You can now create and test businesses quickly – and find out if they have a chance of succeeding with limited investment.
Do What You Do Best
Make a note every time you are confronted with a problem that seems ridiculous, either because it’s frustrating, it’s wasting your time, or your intuition tells you that there has to be an easier way. If you solve one of these problems for yourself, you may also have invented your next career.
Business models that are successful in one industry may also inspire successful innovations in other industries. Can unbundling occur? Most new products and services are, in reality, incremental improvements to existing ones. Focus on a dysfunctional industry – find a way to improve it. Find a very specific, meaningful problem, then focus on developing a useful solution. Imagine potential pricing innovations – the goal is to create a pricing system that makes sense to the customer and permits a far easier yes than what already exists.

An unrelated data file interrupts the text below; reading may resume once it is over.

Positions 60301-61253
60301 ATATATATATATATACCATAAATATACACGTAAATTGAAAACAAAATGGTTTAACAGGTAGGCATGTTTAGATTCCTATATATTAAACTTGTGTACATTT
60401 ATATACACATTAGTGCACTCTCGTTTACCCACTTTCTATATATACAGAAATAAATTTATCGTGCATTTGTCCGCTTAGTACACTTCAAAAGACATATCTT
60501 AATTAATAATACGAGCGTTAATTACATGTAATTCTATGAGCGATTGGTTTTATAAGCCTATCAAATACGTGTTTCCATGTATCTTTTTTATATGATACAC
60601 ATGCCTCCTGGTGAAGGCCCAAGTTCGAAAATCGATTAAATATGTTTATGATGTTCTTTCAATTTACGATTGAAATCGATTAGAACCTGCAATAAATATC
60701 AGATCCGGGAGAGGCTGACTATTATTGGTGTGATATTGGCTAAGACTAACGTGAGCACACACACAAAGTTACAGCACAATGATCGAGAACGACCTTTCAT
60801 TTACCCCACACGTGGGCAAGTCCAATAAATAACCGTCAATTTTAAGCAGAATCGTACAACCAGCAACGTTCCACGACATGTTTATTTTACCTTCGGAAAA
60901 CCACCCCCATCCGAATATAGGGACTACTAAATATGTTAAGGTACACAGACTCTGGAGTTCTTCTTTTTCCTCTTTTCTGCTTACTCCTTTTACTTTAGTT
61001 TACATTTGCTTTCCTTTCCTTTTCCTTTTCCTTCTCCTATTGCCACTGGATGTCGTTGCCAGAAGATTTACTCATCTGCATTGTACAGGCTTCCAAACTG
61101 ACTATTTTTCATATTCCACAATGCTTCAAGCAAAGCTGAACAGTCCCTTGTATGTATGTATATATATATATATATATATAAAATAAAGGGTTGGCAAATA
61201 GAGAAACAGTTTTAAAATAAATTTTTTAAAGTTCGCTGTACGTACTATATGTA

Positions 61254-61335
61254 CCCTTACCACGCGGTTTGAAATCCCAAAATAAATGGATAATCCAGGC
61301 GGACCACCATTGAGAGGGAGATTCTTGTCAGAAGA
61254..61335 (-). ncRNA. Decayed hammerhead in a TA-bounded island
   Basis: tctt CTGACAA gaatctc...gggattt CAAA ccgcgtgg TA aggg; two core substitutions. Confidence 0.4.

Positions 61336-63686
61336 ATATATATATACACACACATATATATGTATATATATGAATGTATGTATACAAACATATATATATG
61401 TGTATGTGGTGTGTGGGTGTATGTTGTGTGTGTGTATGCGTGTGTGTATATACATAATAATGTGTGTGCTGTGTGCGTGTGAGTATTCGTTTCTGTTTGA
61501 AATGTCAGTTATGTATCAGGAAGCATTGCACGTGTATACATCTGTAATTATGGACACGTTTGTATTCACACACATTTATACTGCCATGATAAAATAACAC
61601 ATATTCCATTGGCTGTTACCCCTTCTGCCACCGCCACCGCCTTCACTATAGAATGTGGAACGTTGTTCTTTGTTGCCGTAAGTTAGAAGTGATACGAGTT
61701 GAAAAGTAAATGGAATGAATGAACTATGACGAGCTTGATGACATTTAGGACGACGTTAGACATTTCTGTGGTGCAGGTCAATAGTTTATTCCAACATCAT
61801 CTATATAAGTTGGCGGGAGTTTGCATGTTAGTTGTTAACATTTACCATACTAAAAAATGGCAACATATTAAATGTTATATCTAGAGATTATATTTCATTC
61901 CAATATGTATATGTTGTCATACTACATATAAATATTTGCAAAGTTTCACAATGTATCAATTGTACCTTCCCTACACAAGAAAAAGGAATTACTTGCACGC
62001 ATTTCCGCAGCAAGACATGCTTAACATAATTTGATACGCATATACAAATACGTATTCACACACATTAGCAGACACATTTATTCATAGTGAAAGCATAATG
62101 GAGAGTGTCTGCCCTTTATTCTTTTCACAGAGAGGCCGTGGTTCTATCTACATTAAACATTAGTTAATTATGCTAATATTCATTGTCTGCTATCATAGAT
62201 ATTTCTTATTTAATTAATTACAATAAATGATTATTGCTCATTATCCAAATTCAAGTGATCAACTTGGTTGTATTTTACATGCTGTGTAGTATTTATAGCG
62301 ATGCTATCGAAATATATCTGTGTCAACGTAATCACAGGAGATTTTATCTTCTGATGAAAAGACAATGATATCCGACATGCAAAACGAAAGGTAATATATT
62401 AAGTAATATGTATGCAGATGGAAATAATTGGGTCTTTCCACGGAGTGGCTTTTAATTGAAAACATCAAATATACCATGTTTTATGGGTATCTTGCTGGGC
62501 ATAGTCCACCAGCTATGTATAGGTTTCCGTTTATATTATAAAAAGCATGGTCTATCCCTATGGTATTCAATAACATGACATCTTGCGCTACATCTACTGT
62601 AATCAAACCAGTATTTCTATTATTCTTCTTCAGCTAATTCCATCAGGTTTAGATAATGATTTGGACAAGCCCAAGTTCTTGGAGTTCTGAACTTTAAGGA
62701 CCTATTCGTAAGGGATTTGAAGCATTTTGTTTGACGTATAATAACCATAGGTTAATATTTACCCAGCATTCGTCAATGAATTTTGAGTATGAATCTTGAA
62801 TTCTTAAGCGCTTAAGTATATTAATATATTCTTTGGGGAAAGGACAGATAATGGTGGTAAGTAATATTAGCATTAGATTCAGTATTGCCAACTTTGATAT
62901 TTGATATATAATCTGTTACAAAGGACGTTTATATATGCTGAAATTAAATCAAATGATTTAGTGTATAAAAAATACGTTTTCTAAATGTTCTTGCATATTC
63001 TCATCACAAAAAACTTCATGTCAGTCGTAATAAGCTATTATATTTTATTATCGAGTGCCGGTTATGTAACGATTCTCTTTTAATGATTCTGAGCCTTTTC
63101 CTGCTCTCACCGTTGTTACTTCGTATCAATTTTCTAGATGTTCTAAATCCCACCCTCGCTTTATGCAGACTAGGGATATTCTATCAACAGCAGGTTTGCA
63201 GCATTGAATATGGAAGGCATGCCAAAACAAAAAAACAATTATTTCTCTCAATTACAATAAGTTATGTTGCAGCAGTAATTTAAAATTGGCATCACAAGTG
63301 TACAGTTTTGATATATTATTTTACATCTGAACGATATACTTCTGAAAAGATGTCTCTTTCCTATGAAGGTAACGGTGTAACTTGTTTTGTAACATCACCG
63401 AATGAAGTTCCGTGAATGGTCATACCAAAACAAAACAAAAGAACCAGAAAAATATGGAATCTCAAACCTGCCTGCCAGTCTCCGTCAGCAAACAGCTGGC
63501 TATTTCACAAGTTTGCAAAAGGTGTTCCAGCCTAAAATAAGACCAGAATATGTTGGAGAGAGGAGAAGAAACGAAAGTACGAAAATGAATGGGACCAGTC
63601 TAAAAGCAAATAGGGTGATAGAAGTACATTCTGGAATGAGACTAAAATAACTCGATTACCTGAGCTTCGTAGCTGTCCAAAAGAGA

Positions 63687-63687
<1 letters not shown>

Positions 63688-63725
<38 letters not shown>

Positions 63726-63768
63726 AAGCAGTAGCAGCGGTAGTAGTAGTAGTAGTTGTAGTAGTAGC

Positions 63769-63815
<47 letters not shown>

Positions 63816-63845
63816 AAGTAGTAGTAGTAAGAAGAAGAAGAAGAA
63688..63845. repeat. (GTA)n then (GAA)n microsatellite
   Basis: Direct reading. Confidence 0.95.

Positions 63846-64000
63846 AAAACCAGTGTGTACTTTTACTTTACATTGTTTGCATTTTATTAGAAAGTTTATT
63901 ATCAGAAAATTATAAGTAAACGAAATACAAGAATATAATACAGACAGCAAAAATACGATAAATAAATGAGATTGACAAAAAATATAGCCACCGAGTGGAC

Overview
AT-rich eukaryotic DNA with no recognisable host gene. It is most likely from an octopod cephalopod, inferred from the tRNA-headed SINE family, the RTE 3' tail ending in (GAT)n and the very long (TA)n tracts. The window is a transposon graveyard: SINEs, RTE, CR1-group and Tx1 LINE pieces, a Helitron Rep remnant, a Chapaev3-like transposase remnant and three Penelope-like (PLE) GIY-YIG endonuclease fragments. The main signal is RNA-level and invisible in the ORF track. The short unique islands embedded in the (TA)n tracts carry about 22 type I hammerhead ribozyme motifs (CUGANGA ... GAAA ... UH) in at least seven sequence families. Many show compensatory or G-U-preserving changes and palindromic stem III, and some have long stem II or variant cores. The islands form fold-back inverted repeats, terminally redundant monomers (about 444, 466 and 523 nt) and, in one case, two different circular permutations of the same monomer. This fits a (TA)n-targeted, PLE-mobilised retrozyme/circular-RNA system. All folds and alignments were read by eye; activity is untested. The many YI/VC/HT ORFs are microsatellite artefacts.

Look for opportunities deemed “too small” by large companies. Consider turning a product into a service. Look for opportunities to provide outsourcing for someone else.
Focus on your core competence – what you do best that allows you to create something valuable to a customer. Must meet three tests: (1) must be a central reason a customer chooses your product/service; (2) must be a capability that helps differentiate from competition; (3) should lead the firm to imaging an array of new products/services related to the competence. The core competence will allow you to attract customers and provide value to them; it will also be what your system of ASPs will work to leverage.